Oktoberfest 2015: History and statistics of the annual beer party (2015) Available at: http://www.theweek.co.uk/europe/60494/oktoberfest-2014-history-and-statistics-of-the-annual-beer-party (Accessed: 12 December 2016).
Oltermann, P. (2014) Germans lose their taste for beer as drinkers increasingly switch to wine. Available at: https://www.theguardian.com/world/2014/jan/31/germans-losing-taste-beer-drinkers-choose-wine (Accessed: 12 December 2016).
ONLINE, S. and Hamburg (2006) Oktoberfest crime (14 search results). Available at: http://www.spiegel.de/international/search/index.html?suchbegriff=oktoberfest+crime+ (Accessed: 12 December 2016).
Re, M. (2015) Good times, bad times: The Oktoberfest and its risks. Available at: https://www.munichre.com/en/reinsurance/magazine/topics-online/2015/09/oktoberfest/index.html (Accessed: 12 December 2016).
Rees-Bloor, N. (2016) Oktoberfest: The world’s largest beer festival – in pictures. Available at: https://www.theguardian.com/world/gallery/2016/sep/20/oktoberfest-the-worlds-largest-beer-festival-in-pictures (Accessed: 6 December 2016).
Review, W.P. (2016) Munich population 2016. Available at: http://worldpopulationreview.com/world-cities/munich-population/ (Accessed: 10 December 2016).
Salisbury, Y. (2012) Munich’s best beer gardens. Available at: http://www.telegraph.co.uk/travel/destinations/europe/germany/munich/articles/Munichs-best-beer-gardens/ (Accessed: 11 December 2016).
Schulenkorf, N. (2008) Oktoberfest München - the world’s largest public event. Germany: GRIN Verlag GmbH.
Team, T.E. (2015) Difference between destination Branding and destination marketing. Available at: http://placebrandobserver.com/difference-between-destination-branding-and-destination-marketing/ (Accessed: 11 December 2016).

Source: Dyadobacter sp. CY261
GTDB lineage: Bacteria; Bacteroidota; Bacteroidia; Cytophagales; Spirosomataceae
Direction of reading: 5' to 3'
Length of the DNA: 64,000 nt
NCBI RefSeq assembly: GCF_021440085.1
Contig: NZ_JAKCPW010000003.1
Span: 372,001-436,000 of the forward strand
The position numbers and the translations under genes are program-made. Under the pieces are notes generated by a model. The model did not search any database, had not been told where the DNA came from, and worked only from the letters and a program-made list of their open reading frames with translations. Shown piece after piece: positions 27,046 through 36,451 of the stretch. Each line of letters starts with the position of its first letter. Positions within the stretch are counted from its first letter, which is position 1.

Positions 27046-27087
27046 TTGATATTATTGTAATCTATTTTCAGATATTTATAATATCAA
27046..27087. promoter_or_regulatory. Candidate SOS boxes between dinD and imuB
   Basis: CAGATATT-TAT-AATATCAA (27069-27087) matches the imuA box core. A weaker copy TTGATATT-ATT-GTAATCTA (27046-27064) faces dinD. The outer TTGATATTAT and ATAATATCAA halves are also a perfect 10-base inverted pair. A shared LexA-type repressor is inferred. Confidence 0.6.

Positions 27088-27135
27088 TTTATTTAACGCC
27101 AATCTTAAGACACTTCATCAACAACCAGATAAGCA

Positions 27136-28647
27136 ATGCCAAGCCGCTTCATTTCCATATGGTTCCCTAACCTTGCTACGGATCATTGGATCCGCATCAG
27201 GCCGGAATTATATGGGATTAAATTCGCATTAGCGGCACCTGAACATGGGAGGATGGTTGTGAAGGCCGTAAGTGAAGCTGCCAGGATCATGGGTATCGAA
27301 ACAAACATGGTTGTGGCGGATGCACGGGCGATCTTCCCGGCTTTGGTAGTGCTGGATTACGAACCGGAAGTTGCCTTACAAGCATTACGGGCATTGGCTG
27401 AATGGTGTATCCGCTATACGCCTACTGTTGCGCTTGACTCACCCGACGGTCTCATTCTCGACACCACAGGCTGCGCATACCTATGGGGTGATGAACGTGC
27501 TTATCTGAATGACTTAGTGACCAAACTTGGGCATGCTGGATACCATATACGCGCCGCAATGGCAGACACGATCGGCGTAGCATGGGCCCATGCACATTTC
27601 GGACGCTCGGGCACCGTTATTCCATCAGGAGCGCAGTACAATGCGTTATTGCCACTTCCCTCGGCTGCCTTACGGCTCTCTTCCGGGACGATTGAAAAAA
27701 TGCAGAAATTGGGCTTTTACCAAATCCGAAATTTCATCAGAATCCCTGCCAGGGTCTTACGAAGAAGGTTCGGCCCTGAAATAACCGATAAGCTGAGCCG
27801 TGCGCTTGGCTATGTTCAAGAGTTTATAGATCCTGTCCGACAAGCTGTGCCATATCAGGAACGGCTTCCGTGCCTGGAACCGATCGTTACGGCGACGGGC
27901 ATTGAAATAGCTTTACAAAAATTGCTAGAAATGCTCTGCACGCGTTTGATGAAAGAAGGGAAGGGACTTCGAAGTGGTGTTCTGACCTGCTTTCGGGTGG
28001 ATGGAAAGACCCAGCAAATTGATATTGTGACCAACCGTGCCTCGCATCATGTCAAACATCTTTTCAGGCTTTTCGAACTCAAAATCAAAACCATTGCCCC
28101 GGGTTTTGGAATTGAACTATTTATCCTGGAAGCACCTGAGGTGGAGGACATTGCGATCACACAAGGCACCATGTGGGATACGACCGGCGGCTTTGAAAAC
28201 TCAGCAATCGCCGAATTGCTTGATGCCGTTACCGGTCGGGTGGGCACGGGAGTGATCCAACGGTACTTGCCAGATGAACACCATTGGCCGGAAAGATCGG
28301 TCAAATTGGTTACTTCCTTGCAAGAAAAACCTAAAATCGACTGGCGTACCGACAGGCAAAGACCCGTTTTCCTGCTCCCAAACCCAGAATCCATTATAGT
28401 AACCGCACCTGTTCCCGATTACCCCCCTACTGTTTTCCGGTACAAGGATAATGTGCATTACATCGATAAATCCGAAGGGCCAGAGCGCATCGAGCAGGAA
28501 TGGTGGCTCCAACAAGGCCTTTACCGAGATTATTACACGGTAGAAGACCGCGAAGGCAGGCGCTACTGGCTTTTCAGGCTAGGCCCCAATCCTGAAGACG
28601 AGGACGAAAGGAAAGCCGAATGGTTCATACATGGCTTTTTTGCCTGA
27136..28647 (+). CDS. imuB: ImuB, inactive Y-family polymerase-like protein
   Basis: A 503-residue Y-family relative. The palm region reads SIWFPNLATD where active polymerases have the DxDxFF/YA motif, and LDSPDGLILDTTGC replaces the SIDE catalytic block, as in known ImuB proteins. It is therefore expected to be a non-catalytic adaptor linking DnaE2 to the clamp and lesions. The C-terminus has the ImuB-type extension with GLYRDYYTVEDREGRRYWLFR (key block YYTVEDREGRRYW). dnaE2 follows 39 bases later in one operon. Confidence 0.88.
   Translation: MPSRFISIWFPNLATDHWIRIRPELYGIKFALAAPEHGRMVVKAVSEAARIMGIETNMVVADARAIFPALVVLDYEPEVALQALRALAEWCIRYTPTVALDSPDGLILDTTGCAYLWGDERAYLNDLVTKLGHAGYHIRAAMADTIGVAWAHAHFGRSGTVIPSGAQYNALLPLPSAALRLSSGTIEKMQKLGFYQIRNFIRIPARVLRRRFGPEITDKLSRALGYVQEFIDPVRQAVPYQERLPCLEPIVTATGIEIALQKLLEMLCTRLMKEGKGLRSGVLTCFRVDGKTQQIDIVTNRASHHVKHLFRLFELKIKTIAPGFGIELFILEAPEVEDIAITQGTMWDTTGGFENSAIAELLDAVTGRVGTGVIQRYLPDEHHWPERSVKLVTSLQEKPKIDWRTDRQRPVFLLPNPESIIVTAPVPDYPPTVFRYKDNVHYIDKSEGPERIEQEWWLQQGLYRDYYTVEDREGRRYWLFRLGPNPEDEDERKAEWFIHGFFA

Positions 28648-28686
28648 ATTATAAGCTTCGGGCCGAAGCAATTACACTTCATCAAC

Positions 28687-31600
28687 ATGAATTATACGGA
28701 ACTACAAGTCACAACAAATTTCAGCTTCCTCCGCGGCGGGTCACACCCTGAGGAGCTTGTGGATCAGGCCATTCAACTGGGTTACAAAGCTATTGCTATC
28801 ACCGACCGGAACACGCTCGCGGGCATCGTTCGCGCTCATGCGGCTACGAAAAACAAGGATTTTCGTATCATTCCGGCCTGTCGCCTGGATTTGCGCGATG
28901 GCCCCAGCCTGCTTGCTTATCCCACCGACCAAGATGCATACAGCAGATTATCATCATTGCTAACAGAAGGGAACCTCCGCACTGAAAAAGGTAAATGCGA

Welle, D. (2012) Germany builds on its tourism boom | DW travel | DW.COM | 03.03.2015. Available at: http://www.dw.com/en/germany-builds-on-its-tourism-boom/a-18289401 (Accessed: 10 December 2016).
Wheatley, P. (2010) My Munich top 10. Available at: https://www.theguardian.com/travel/2010/jul/19/munich-favourite-city-guide (Accessed: 11 December 2016).
Wulfhorst, G. and Klug, S. (2016) Sustainable mobility in metropolitan regions: Insights from .. Available at: https://books.google.co.uk/books?id=AifqDAAAQBAJ&pg=PA56&lpg=PA56&dq=after+berlin+munich+is+germanys+second+most+visited+destinations&source=bl&ots=ZW5NR2qsge&sig=8X7qctXkGfo06hY4A7s7Lws6eV0&hl=en&sa=X&ved=0ahUKEwizhNyzo-zQAhUlL8AKHYmLA-s4ChDoAQgcMAA#v=onepage&q=after%20berlin%20munich%20is%20germanys%20second%20most%20visited%20destinations&f=false (Accessed: 11 December 2016).
2

RELATED

term project of marketing strategy - global business management 1 st semester - essay

405 words - 2 pages Pizza operates over 380 locations in Canada. The company’s business extends to the United States and Mexico.in 1984 Boston Pizza makes a big appearance on the world stage as the official pizza provider for Expo '86 in Vancouver, B.C. this expo helps the company to get a world exposure and set the phase for develop into the U.S. In 1998 they built US headquarters in Dallas, Texas and they changed the name from Boston Pizza to Boston's The Gourmet

capitalism essay for business, society and policy - BSP - assessment 1

633 words - 3 pages Free has the power to determine their own pricing strategy for basic needs such as groceries. The use of this pricing strategy affects the society as well as the economy as the society don’t have any other alternatives rather than to cope with this pricing strategy and purchase the good as it could be an everyday need. The issues with capitalism is that it only goes where there`s profits to be made. This is why it has a negative impact on the society